Review–Volume 5 of Alice in Borderland manga amps up the intrigue

Review by C.J. Bunce

When we reviewed the first season of Netflix’s adaptation of Haro Aso’s popular manga series Alice in Borderland here at borg back in 2020, there was no English edition of the original Japanese manga available.  So Westerners were left to watch the live-action dystopian, Japanese sci-fi/fantasy thrill ride without reference to the original.  Luckily VIZ Media began issuing a volume-by-volume English translation, and we’ve reviewed Volume 1 here, Volume 2 here, Volume 3 here, and Volume 4 here.  Each book is a massive 344-page paperback, and with Volume 5 they altogether collect the first 40 chapters.  Alice in Borderland Volume 5 is available in print and digital now here at Amazon, or add it to your VIZ account here.  In the first volume readers met series protagonist Arisu and his friends entering the dark setting of Borderland.  The next two volumes increased the pace of action and tension.  Volume 4 focused on the hopelessness of the series’ leads chances.  Volume 5 slows the story down, shifting the nature of the threat and intensifying the story’s unique brand of villainy.

As with prior volumes, the book is printed entirely in its original black and white artwork, typical of manga books, and it retains the creator’s original manga formatting.  Beginning with the fourth volume, the pace of the story has slowed down.  With the last volume I thought it was because the author was struggling with his direction forward.  With Volume 5, Aso leans into the story as parable, the human condition mirrored–and diced up for examination–in fantasy form.

Alice in Borderland does a better job than the very overt Snowpiercer books.  It’s more impactful because of the individual stories, and the individual struggles serve up gut punches you can’t ignore.  Readers finally see why the author used Lewis Carroll’s story for his framework.  It’s more like the use of Carroll’s story as a dramatic device than a replay of his characters and situations.

Series lead Arisu (the Japanese pronunciation of Alice as in Lewis Carroll’s Alice in Wonderland) leads his small band of players better this volume.  We begin a new era of the games in “The King of Clubs,” where the King himself leads a team game to the death with Arisu’s group.  Subplots introduce the last key badass woman of the story, Akane Haiya, on her first day in Borderland in the game “Seven of Spades,” and we also go back in time to view Chishiya’s first day in Borderland, a blackjack game called “Six of Diamonds.”  Akane is not introduced until the fifth episode of the second season of the Netflix series, and like in the book, Chishiya, Aso’s interpretation of Carroll’s Cheshire Cat, sees his first day arrive late in the TV series.  Notably the two side stories are more interesting than the main thread of Arisu, which will continue in Volume 6.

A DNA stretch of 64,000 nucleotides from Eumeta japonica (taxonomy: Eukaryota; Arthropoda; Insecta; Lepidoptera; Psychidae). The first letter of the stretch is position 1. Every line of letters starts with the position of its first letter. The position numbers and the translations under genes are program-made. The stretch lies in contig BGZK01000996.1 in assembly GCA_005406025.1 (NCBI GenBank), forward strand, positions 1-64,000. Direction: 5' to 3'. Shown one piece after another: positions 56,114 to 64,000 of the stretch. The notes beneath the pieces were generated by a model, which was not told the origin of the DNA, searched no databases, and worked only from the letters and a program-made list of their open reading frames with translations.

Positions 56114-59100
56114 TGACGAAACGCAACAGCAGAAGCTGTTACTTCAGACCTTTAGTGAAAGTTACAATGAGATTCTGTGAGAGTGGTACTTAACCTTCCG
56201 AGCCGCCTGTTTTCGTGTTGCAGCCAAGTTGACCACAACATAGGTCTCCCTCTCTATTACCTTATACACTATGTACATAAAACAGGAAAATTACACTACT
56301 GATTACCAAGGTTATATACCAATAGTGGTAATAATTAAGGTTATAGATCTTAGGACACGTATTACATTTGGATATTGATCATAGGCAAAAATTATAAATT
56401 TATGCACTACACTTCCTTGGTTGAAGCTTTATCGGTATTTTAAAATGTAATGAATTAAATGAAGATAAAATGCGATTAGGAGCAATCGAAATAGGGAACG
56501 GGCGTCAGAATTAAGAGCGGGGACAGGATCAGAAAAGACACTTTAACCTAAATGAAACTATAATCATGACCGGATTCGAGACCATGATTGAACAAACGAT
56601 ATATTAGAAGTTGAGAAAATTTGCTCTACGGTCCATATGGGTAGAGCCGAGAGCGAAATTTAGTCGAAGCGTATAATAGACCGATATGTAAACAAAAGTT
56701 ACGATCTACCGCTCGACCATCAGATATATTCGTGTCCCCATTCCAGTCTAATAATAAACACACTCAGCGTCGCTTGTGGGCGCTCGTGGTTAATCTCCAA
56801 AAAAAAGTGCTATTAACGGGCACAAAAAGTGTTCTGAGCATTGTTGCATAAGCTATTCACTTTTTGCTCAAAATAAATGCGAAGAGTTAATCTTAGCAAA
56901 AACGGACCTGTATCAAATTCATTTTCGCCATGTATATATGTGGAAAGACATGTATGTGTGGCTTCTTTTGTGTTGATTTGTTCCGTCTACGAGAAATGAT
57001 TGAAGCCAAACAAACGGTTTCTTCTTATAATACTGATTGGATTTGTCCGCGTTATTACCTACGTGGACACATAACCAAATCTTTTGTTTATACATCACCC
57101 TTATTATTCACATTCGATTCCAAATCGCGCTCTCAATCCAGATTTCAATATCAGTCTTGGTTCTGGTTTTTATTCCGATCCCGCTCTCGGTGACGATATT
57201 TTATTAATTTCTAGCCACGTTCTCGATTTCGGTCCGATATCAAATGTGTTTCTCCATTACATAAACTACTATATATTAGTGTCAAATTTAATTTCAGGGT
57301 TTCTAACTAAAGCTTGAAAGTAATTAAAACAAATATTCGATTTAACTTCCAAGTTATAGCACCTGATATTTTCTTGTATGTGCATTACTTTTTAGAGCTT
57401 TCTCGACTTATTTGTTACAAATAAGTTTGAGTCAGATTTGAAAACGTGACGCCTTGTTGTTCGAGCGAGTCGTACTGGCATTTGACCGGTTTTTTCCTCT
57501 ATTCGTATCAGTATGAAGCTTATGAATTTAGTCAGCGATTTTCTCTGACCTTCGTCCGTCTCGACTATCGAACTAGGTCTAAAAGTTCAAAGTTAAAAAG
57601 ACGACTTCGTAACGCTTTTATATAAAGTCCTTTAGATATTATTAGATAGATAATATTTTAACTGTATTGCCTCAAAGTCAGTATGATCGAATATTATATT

The worst part of this volume is the absence of Kuina and An, and even Usagi is virtually absent.  If not for a late-breaking play for points in an arena full of trailer cars, you wouldn’t know the woman established as the story’s female lead was still in the story.  Akane’s introduction this late in the books, as a main character some 1,300+ pages in, is a testament to Aso’s ability to bring something fresh and important into his world building at any point.

As for the games, they require the reader to play along RPG style, requiring a solid sense of math, probability, and statistics to truly keep up, or not play along and go for the ride.  You can view the story as soap opera and key in on the relationships, or look for the parallels to Alice in Wonderland.  Volume 5 is more of a thinking person’s book than the action/adventure/horror story of the first volume.  But again you can enjoy it in different ways.  The key theme is about finding reasons to live even if your life is a struggle against all kinds of adversity.

Alice in Borderland Volume 1, Alice in Borderland Volume 2, and Alice in Borderland Volume 3 are excellent reads, Alice in Borderland Volume 4 is a challenge because everything is left up in the air.  Now 3,000+ pages into the story, in Alice in Borderland Volume 5 more of the mind of Aso is becoming clearer.  Volume 5 is available in print and digital now here at Amazon, or add it to your VIZ account here.   Keep coming back to borg as we review the next three volumes.

Leave a Reply